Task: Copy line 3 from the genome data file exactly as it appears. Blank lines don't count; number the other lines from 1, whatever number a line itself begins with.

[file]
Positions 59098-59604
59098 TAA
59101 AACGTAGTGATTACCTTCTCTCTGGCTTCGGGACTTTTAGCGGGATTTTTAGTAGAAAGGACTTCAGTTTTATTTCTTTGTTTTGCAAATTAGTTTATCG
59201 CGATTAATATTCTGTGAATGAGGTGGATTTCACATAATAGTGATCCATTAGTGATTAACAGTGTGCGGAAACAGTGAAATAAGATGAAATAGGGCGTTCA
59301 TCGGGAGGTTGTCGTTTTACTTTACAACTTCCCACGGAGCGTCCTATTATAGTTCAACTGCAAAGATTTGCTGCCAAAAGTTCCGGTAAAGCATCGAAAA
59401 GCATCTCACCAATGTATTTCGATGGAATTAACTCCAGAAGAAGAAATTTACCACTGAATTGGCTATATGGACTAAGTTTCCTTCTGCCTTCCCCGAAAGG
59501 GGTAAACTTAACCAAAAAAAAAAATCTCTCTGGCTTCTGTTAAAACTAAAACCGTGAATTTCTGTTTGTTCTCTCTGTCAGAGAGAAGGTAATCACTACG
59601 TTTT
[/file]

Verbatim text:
59101 AACGTAGTGATTACCTTCTCTCTGGCTTCGGGACTTTTAGCGGGATTTTTAGTAGAAAGGACTTCAGTTTTATTTCTTTGTTTTGCAAATTAGTTTATCG